Check out these three articles:

1. “Fitzgerald and the Jews” by Arthur Krystal

Screenshot of “Fitzgerald and the Jews” by Arthur Krystal, published in The New Yorker.

This article first appeared in The New Yorker magazine on July 20, 2015. You can read it here.

Krystal’s Argument: This is a mouthful, but bear with me. I’ve boldfaced what I think is the key part of this statement. “The caricatures of Jews propagated by the Dreyfus Affair around the turn of the century and by the German press in the nineteen-thirties were driven by pure hatred; Fitzgerald was simply reiterating a familiar physiognomic code. He was provincial but not malicious, and made similar attributions about various nationalities, including the Irish.”

Main take-aways from this article:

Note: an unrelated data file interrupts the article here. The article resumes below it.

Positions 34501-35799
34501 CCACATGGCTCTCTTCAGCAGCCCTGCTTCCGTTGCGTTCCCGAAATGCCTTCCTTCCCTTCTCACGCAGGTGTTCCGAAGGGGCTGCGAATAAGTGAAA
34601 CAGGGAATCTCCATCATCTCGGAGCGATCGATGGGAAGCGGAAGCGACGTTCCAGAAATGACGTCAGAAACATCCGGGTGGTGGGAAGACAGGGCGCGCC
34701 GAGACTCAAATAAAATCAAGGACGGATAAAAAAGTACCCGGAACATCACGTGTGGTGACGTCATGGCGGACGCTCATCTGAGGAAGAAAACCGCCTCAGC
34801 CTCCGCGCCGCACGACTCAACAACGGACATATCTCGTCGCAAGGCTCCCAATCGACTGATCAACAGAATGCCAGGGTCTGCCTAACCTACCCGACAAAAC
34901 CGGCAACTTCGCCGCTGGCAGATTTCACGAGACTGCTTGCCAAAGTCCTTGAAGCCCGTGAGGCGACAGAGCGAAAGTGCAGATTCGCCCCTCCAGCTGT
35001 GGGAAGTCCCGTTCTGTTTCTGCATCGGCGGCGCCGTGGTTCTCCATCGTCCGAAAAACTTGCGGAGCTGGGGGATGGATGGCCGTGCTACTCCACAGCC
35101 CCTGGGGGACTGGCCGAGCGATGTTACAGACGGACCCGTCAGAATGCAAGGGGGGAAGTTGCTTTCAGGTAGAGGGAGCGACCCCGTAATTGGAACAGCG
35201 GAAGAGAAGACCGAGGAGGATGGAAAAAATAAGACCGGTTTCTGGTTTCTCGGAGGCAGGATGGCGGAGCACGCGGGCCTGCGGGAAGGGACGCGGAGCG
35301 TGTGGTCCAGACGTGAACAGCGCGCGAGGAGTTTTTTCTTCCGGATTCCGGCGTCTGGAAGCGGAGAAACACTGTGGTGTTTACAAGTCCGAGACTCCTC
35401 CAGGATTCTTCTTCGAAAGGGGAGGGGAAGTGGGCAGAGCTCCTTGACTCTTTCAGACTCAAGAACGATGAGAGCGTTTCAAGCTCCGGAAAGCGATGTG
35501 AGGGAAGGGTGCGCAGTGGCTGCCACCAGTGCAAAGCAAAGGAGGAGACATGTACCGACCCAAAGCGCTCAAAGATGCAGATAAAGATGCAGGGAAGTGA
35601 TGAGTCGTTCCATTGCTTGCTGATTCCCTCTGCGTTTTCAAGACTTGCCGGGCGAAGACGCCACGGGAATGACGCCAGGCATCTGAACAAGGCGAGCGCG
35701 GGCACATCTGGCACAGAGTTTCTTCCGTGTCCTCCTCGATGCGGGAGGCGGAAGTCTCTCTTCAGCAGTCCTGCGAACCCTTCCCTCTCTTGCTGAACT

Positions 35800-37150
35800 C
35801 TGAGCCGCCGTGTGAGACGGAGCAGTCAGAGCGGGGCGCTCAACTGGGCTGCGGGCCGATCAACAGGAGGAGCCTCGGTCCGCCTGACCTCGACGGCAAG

What this article may add to your class’ analysis of Wolfsheim:

2. “Ethnicity in The Great Gatsby” by Peter Gregg Slater

Twentieth Century Literature published this piece in 1973 by Peter Gregg Slater, a historian of American intellectual and cultural history.

Access this article on JSTOR, where you can read online without a paid subscription. Here’s a link to the article on JSTOR.

Slater’s Argument: “The purpose of this essay is to demonstrate that in Fitzgerald’s masterpiece of the 1920’s, The Great Gatsby, a heightened awareness of ethnic differences does constitute a significant element in the book.” The author adds that by reading the book through a “consciousness of ethnicity” lens, readers will better relate the novel to the 1920s.

Main take-aways from this article:

What this article may add to your class’ analysis of Wolfsheim:

3. “How the Great Gatsby Could Afford Those Great Parties” by Ezra Klein

Screenshot of “How the Great Gatsby could afford those great parties,” written by Ezra Klein in The Washington Post.

In this Washington Post article (click here) writer Ezra Klein responds to an article published five days earlier by New York magazine‘s Kevin Roose titled Was the Great Gatsby Broke?”